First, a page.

1. Leadership Development

Leadership is all about people, and helping them grow in the grace and knowledge of our Lord Jesus Christ (2 Peter 3:18). But it also means pushing some to take something on (perhaps a new or different role) and holding others back (because they’re already doing what they’re called to do, or maybe they’re just trying to do too much). But we have to be careful and thoughtful with this, because it’s not about church programs, but church people. And when we mess this up, we can mess them up. And I can say from experience that feels terrible.

    1. Give everyone a voice.

Let each person involved have the opportunity to speak to the issue. Everyone has a different personality and everyone processes information differently. Sometimes I stall for time at a leader’s meeting just waiting for the engineer types to finally weigh in. And those delays have been worth their weight in gold. Slow thinkers have often kept us from making bad decisions quickly.

That also means it’s critical to be both realistic and humble about your own strengths and weaknesses. As pastors, we must know and accept ourselves. It doesn’t matter if we’re an introvert or extrovert (or some combination of the two, as I am). Surround yourself with people who are different than you, who see things differently than you do, who think and speak and talk differently than you do. That will help everyone.

    1. Give away ministry (not just delegate).

When you’ve given someone a ministry task, let them own it, plan it, present it, execute it, and let them learn from both the positive and negative consequences. Make sure they get the credit when it goes well, and try to absorb the blame when it doesn’t. Sometimes short-term ministry can have long-term benefits, meaning that the people leading that event for the first time are learning things that they will use in the church for years to come. Always try to think how this ministry will affect us over the long-term.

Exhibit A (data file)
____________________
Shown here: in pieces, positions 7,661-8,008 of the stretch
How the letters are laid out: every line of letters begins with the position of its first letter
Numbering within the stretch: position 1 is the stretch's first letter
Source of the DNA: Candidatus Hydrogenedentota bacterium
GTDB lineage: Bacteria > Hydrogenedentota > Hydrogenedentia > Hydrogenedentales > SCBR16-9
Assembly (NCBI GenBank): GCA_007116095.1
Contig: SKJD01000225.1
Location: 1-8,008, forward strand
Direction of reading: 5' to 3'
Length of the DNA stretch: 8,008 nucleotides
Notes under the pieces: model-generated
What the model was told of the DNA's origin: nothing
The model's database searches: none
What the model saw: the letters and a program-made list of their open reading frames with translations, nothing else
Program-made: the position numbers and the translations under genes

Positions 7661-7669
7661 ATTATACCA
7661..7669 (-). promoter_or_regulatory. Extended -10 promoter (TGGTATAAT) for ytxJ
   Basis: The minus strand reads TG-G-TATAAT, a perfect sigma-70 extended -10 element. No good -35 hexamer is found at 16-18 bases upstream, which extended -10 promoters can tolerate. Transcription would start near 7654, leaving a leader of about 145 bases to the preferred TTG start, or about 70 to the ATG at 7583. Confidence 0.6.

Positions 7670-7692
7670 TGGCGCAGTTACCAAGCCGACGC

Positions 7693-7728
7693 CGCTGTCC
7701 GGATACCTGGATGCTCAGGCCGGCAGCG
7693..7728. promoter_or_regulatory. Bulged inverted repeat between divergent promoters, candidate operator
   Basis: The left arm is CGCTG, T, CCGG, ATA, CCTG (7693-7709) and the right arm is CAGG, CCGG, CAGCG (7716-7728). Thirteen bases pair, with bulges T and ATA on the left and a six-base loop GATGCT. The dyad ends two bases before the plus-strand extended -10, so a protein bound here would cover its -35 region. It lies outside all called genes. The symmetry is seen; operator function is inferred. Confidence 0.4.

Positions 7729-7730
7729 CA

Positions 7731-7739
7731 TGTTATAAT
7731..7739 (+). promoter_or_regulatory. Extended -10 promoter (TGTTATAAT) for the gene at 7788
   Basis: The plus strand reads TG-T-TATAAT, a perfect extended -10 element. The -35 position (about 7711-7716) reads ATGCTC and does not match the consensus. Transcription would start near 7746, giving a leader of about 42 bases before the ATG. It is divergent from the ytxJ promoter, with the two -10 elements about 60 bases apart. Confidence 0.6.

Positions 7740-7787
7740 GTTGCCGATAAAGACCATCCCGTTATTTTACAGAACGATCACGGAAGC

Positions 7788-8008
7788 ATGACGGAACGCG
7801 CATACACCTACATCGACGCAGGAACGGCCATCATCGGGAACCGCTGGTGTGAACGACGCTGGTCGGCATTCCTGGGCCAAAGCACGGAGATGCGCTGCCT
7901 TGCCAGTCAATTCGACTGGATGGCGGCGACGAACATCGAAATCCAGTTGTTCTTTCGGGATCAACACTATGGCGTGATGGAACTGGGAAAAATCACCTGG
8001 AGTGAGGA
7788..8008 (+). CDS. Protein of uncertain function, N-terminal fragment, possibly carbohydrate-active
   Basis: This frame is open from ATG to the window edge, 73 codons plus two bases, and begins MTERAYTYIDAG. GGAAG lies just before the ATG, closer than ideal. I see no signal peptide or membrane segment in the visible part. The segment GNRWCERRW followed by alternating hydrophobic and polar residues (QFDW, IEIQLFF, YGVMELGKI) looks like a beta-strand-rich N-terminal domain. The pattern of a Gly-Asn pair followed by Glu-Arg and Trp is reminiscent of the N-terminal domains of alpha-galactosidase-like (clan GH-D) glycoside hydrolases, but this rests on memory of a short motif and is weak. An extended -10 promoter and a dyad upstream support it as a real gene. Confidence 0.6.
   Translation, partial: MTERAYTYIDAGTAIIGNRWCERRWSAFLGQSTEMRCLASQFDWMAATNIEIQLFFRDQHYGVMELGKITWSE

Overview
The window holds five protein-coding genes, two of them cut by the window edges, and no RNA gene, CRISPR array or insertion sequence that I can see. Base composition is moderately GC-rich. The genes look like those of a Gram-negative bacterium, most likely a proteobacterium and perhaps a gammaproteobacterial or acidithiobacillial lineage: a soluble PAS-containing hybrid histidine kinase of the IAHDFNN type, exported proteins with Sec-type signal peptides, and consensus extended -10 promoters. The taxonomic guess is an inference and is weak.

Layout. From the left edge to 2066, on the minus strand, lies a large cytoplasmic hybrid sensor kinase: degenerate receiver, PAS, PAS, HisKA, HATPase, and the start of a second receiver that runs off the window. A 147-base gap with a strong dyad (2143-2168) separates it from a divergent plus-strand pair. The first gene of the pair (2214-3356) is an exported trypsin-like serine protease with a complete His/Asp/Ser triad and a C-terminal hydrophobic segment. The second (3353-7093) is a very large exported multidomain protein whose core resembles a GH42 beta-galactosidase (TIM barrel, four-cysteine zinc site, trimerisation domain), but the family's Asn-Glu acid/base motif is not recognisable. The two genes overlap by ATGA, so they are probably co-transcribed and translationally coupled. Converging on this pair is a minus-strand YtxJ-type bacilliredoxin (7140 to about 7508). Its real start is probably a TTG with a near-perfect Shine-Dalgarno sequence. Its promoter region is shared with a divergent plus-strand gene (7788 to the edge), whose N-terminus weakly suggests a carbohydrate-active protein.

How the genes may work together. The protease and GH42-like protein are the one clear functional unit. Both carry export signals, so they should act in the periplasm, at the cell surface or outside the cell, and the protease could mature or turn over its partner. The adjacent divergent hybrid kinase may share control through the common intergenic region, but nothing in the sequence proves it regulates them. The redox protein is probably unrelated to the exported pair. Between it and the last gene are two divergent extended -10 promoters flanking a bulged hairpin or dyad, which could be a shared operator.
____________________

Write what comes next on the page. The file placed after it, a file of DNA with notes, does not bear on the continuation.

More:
1. Let people be creative and take risks

A million different ideas come up in the life of a church. People will say, “we should do __________!” Some ideas are great and don’t require a lot of thought. Some ideas are dreadful, which also doesn’t require a lot of thought. But most ideas fall into that “I just don’t know” category. Sometimes wisdom means giving people a chance to fail and picking them back up when they do. One of my cliché comments has become “Let’s try it. And if it doesn’t work, we’ll try something else.”

    1. Spend your social capital.

Once you’ve stayed in one church long enough, you gain two important things. First is that you become the “institutional memory” of the church. Some of that comes from longevity, and some of that comes from constantly addressing the questions of “How have we done?” and “How are we doing?” Second, as you gain social capital, especially from the consistent exercise of the first three roles, here is where you should spend it – in recruiting, training, and supporting the next generation of church leadership. Sometimes you have to encourage people to take on a new role, one they think is outside their comfort zone, and they probably won’t do it if you haven’t earned their trust.

  1. Repentance & Remembering

It’s so hard to see your own sin, even when you become a pro at spotting it in others. Someone once told me that one of our first jobs in the church is to be the “Chief Repenters.” People will learn more about repentance from hearing you repent, than they will from hearing your teaching on repentance.